Homelessness is always bad news. Even one person experiencing homelessness is too many. But as we work to end it, it’s important to call out the good things that are happening – for encouragement, advancing know-how, and making sure funders (including government) understand that their money will get results.
So these past few weeks, it was good to see two announcements indicating that homelessness systems in many communities worked to move tens of thousands of Americans from homelessness into housing throughout 2022. Here’s what was accomplished, and what these milestones mean.
HUD and VA Successes
The U.S. Department of Housing and Urban Development (HUD) announced that HUD-funded homeless service providers had met the goal set out in HUD Secretary Marcia Fudge’s House America initiative: they moved more than 100,000 households from homelessness into permanent housing, while also beginning development on more than 40,000 affordable housing units. HUD made sure communities knew how to access and use the resources provided by Congress from COVID-related emergency funding, and implement effective practices like permanent supportive housing, Rapid Re-Housing, and homelessness diversion. A story map showing what the 105 local governments that participated in House America did to achieve this goal can be found here.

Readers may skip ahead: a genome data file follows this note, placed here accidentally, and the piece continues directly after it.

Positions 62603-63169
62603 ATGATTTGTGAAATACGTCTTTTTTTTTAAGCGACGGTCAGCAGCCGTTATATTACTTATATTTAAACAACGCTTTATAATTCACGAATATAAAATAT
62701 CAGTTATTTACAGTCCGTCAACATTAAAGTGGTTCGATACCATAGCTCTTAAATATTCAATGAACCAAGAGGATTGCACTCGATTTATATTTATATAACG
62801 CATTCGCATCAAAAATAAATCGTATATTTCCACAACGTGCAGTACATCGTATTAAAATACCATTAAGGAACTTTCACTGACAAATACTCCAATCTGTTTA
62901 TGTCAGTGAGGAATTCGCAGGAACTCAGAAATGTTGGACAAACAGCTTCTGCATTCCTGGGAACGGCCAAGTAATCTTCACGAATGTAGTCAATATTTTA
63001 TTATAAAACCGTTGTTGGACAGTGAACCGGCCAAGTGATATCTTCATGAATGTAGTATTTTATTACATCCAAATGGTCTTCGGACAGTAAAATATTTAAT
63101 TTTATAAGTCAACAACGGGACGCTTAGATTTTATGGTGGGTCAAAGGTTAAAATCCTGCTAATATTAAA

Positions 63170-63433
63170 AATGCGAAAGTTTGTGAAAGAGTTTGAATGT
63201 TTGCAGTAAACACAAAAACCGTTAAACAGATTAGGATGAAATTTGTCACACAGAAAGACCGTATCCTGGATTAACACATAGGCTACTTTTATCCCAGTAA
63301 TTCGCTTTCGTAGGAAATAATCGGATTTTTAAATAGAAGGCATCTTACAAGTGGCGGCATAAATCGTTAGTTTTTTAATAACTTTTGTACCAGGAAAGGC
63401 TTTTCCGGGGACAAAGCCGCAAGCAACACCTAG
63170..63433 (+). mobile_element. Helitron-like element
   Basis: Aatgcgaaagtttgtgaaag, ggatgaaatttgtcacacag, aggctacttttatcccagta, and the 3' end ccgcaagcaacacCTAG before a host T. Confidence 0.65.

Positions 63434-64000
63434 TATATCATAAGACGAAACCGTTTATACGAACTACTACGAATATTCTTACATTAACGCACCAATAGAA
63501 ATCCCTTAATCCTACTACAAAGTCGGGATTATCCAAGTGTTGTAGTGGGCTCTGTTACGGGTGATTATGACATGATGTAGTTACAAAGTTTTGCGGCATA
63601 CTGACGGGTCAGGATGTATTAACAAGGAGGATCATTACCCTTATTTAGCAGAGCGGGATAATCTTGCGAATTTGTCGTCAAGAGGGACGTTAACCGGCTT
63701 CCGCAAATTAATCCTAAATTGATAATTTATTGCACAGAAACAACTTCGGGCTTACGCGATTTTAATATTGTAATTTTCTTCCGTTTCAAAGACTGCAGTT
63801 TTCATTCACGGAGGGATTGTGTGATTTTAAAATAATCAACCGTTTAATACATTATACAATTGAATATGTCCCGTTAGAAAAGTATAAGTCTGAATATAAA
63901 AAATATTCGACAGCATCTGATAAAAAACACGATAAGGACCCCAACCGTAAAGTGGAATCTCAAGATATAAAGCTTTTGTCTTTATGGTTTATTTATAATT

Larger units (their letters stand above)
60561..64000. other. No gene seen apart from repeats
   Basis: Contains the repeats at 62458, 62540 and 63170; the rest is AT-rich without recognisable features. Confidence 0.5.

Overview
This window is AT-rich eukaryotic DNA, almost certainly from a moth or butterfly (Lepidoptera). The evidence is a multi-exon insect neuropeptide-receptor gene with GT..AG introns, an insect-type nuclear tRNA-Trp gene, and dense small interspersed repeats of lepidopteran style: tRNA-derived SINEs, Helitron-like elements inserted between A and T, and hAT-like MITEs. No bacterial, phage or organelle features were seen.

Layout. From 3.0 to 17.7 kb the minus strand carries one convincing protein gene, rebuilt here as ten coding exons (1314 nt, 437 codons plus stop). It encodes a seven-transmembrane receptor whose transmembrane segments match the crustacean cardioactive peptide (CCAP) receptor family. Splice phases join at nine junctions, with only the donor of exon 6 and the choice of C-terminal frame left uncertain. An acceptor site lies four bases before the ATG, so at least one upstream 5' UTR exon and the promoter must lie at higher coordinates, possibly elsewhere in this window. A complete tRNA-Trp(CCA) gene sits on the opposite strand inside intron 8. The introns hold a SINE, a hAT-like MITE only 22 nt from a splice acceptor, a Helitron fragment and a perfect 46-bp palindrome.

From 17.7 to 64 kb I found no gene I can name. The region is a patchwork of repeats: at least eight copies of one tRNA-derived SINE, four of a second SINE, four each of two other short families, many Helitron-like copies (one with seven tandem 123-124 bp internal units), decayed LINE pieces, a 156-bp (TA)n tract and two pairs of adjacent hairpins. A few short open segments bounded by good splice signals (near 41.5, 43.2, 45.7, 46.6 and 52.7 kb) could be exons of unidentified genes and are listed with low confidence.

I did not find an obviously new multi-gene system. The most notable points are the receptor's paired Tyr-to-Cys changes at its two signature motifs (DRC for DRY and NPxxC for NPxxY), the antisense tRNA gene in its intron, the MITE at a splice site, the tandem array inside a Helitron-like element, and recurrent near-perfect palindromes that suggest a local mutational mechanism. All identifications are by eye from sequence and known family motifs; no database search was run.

HUD also has a fact sheet
from last September, summarizing what communities were doing a year into the initiative.
Meanwhile, the U.S. Department of Veterans Affairs (VA) announced more than 40,000 veterans moved from homelessness into housing in 2022, exceeding VA’s goal by 6.3 percent. VA’s announcement
stated that 1,301 of these housing placements were in Los Angeles, a city with a notoriously expensive housing market.
Making It Happen
Both of these accomplishments back up the fact that homeless service systems are doing great work in the face of huge challenges. The Alliance is glad to see this work highlighted and is grateful to everyone working in this field to make it happen.
Even in places where homelessness is increasing, people are still being housed, despite the optics: for every homeless person housed through this great work, more people are losing their housing and falling into homelessness. The Alliance will be working with other national partners this year to bring a new focus to preventing people from becoming homeless. There is a growing awareness of this need at the federal level, and the Alliance hopes to work with everyone in the field to bring more attention to it on the part of our elected officials in the year ahead.
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